As the brunt of the labor-intensive processes of production is carried out by workers in the periphery (the majority of whom are national minorities and/or women), the proletariat in the centers of capitalism, the imperialist core, finds itself facing an incredibly polarized way of life- a contradiction between the poverty caused by austerity and de-industrialization, and the social wealth they enjoy in the form of lower prices on commodities and generally lower rates of exploitation. While austerity, poverty, and increasing costs of living are an all-too-serious fact for many in the global North, the imperialist exploitation of the global South continues to fuel huge global wage differentials, resulting in far lower prices on commodities and vastly better living conditions in the imperialist centers.

In our modern imperialist era, automation and imperialism are intimately linked. In the global South, large sections of the working class has been rendered superfluous by the rising tide of unemployment, a result of increased implementation of technology. This alone is a powerful force of downward pressure on wages, which, combined with the far harsher labor regimes and political repression of the proletariat in these countries, leads to a situation where many workers receive far below the value of their labor-power, a process known as super-exploitation. As capitalists pursue outsourcing as an alternative to implementing new technology at home, they utilize new technology to lower the cost of labor through outsourcing, to replace labor with cheaper labor, to “prolong the life of obsolete production processes while freeing up corporate income for speculation in financial assets, where bigger profits are to be made” (Smith, Imperialism in the 21st Century). But while there is a certain charm to capitalists in the growth of relative surplus value in the global South, outsourcing remains the primary alternative to new technology- as such the main draw of Southern labor to Northern capitalists is wages below the value of labor-power, allowing for super-exploitation of Third World proletarians.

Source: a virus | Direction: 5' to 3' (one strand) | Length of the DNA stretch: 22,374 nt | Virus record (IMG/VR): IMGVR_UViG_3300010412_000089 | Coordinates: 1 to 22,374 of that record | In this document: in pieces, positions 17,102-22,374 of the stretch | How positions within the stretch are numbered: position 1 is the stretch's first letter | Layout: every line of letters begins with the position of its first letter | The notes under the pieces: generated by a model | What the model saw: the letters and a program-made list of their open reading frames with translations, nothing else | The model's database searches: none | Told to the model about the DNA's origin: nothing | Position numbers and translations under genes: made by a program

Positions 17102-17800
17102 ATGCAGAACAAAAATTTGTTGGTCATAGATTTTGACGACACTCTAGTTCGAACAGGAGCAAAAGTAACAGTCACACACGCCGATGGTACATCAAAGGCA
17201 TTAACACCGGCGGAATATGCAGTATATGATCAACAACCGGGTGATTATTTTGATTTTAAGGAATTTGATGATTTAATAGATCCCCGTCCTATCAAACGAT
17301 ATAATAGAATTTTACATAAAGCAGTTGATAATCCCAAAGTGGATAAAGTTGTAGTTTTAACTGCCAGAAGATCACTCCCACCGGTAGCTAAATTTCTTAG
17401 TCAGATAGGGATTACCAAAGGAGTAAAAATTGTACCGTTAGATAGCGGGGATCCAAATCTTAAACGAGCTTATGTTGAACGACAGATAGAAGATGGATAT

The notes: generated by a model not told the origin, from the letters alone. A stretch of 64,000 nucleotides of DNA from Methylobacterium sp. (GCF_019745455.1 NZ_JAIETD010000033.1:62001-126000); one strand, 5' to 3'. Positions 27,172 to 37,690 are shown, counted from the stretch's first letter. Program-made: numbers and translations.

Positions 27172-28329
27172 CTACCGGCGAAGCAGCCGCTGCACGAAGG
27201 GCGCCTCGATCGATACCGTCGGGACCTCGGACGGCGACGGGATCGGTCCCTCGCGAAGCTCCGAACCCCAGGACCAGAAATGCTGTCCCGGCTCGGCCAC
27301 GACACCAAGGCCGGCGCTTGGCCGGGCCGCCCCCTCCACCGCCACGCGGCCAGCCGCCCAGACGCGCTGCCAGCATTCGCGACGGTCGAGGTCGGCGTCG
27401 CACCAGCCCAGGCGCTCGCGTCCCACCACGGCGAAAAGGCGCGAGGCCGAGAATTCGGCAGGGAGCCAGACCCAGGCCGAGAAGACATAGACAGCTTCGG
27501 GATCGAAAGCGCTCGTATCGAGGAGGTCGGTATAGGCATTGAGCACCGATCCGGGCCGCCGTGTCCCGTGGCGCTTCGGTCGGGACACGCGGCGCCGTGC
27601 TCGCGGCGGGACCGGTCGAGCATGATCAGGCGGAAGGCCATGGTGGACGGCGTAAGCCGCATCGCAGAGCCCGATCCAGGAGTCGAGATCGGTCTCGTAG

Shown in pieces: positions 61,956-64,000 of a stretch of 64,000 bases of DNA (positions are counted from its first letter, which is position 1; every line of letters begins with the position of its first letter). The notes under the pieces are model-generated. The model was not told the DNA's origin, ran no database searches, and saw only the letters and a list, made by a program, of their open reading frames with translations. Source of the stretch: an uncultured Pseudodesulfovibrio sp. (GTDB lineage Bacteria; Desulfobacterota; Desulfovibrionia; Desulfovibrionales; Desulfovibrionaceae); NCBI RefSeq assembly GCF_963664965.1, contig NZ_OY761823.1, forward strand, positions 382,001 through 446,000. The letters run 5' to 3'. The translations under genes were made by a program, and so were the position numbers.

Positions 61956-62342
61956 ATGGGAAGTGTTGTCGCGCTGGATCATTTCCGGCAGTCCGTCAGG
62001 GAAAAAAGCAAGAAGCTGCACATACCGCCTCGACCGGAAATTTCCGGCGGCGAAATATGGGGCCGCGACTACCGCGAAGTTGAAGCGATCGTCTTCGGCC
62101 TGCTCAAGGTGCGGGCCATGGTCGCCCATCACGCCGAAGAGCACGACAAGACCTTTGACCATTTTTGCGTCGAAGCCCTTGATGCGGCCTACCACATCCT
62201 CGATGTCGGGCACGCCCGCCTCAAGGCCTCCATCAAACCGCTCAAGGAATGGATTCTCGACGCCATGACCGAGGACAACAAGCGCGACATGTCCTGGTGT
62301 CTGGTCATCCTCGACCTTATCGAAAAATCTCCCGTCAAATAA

In addition, outsourcing and, more generally, imperialism, have been widely used methods to offset the tendency of the rate of profit to fall (mainly through the monopolistic super-exploitation of low-wage workers). And while the first victims of imperialism are the workers in the global South, this trend also increases austerity, debt, and the risk of crisis for workers in the global North. As a result, workers both in imperialist countries and semi-colonial ones face destitution as global labor arbitrage (outsourcing) pushes down the value of labor-power, bolstering this downward push with the implementation of new technologies in the workplace in the global South. But this trend of outsourcing has also put workers in imperialist countries in direct competition with workers in the global South, as well as giving some of the benefits to them in the form of relatively higher wages and lower prices on commodities. In settler colonial countries like the United States this is further intensified by the long standing contradiction between colonizer and colonized.